[fpc-pascal] Converting old pascal written for Pascal/MT+ compiler

Jacob Kroon jacob.kroon at gmail.com
Tue Apr 4 09:55:47 CEST 2023

Hi Tomas,

On 4/4/23 09:51, Tomas Hajny wrote:
> On 2023-04-04 09:43, Jacob Kroon wrote:
> Hi Jacob,
>>> You don't need to change "var" to "const" - if you want to ensure the 
>>> variables to persist in between the function/procedure runs, you need 
>>> to move them to the global level, i.e. outside of the 
>>> functions/procedures. It is not advisable as a general practice (to 
>>> keep all variables globally), because then you might e.g. access the 
>>> same variable from multiple functions by mistake, but it would 
>>> probably solve your issue. Obviously, you might need to solve 
>>> potential conflicts if you use the same variable names in multiple 
>>> functions/procedures (e.g. by prepending the function/procedure name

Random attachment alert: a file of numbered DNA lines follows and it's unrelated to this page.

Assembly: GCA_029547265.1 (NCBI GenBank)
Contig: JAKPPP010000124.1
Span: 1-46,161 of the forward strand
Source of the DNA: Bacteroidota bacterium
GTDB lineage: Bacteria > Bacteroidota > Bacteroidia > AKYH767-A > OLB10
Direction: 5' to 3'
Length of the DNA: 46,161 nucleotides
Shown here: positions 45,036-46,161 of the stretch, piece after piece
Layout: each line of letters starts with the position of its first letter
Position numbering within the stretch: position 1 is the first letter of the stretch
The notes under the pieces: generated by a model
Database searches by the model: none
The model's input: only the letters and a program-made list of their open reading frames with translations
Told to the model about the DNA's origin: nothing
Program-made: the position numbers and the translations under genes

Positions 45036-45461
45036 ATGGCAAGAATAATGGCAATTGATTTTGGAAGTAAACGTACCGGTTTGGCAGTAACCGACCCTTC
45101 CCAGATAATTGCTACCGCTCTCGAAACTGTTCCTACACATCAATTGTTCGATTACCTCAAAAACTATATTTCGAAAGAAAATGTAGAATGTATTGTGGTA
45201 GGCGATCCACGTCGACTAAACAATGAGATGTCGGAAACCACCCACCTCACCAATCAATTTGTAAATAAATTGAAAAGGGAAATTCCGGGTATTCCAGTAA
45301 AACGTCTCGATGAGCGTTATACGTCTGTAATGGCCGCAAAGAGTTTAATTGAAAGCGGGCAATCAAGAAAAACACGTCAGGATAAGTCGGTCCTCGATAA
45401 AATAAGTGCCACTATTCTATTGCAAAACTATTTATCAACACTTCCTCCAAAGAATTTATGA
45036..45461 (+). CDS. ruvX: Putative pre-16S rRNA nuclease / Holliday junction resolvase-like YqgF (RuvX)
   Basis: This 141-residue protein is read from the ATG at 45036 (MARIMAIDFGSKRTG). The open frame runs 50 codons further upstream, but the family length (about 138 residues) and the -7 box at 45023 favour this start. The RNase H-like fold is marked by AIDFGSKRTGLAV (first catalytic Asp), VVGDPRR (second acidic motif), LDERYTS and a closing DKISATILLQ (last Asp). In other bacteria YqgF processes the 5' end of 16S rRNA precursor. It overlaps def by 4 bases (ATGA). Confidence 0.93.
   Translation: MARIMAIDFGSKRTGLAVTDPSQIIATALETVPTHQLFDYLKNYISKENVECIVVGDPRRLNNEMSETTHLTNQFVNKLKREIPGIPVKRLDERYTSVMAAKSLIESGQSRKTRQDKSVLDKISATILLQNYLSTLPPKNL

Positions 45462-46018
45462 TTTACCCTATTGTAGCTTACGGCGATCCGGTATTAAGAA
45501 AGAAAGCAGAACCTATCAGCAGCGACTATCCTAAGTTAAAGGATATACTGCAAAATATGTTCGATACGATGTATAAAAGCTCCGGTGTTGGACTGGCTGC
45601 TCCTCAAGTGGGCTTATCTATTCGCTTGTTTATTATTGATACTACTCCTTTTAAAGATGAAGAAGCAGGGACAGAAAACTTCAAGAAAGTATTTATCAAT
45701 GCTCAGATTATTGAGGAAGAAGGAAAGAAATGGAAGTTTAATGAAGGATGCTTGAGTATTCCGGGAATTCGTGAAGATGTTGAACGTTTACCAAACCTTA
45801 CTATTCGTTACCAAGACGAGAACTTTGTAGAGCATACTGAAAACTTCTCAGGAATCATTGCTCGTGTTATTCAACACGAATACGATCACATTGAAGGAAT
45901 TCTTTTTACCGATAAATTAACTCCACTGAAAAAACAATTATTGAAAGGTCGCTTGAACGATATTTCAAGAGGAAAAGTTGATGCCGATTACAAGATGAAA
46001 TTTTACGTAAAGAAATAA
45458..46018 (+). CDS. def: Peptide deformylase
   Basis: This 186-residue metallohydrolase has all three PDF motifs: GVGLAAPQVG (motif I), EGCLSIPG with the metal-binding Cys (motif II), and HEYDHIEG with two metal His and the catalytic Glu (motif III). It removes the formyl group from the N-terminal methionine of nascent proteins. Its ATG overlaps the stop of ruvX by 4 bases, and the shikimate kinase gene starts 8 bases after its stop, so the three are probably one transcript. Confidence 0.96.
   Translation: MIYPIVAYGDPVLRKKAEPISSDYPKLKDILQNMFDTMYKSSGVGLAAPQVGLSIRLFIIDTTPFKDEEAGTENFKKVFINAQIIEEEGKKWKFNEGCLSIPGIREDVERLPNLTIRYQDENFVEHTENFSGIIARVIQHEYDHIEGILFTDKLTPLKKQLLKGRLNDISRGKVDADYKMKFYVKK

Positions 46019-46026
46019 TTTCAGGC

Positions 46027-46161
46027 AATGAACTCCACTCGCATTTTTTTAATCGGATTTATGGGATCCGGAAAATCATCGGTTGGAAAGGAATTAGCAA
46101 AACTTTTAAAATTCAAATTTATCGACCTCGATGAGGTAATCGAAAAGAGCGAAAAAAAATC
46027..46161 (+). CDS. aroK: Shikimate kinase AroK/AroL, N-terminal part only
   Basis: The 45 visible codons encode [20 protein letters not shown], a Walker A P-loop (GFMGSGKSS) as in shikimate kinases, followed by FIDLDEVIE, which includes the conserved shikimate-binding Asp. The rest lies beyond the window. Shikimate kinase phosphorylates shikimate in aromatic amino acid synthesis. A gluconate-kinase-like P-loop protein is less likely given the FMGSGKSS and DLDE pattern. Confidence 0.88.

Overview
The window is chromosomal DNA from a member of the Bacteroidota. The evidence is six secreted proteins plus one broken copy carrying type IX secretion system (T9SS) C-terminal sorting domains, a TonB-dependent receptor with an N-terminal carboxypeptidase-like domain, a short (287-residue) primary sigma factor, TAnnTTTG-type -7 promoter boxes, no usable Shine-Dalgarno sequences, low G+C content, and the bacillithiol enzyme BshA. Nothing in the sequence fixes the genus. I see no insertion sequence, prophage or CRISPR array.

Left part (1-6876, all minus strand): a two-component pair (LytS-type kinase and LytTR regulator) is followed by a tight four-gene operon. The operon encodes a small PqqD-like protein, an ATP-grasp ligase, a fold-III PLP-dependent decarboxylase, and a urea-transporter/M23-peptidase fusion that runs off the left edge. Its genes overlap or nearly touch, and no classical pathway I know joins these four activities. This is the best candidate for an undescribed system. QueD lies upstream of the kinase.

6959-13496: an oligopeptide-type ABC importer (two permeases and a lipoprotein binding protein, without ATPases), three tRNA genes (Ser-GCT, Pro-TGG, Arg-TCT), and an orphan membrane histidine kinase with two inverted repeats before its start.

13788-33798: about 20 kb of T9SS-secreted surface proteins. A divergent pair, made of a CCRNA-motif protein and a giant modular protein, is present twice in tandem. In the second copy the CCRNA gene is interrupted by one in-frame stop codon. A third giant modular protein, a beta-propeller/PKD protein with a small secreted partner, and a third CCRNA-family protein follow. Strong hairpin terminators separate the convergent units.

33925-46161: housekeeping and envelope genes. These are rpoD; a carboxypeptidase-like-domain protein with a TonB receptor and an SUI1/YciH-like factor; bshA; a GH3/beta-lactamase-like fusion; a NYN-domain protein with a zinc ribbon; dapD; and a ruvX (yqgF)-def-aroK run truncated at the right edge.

>>> to the variable name or something like that).
>> I could move them to global scope, and add a prefix to avoid name
>> collisions, but using a "const" section seems more readable to me
>> since I don't need to add a prefix.
>> The wiki page says (https://wiki.freepascal.org/Const):
>> "The declaration const in a Pascal program is used to inform the
>> compiler that certain identifiers which are being declared are
>> constants, that is, they are initialized with a specific value at
>> compile time as opposed to a variable which is initialized at run
>> time.
>> However, the default setting in Free Pascal is to allow const
>> identifiers to be re-assigned to."
>> Then it says there is a flag to make reassigning to a const variable
>> an error. But if I ignore that, it would seem this is just what I
>> need, since this seems to make the variable have a whole-program
>> lifetime, no ?
>> What is the technical downside to using "const", or is it just cosmetic ?
> If you read the documentation (wiki or the real documentation in 
> PDF/HTML etc.) properly, you don't find there anything saying that 
> constants declared locally within functions or procedures are guaranteed 
> to keep their modified values across runs of that function/procedure. It 
> might behave like that, but you shouldn't rely on it unless it's a const 
> on a global level (and then renaming may still be needed in case of 
> conflicts).

Fair enough, good point.


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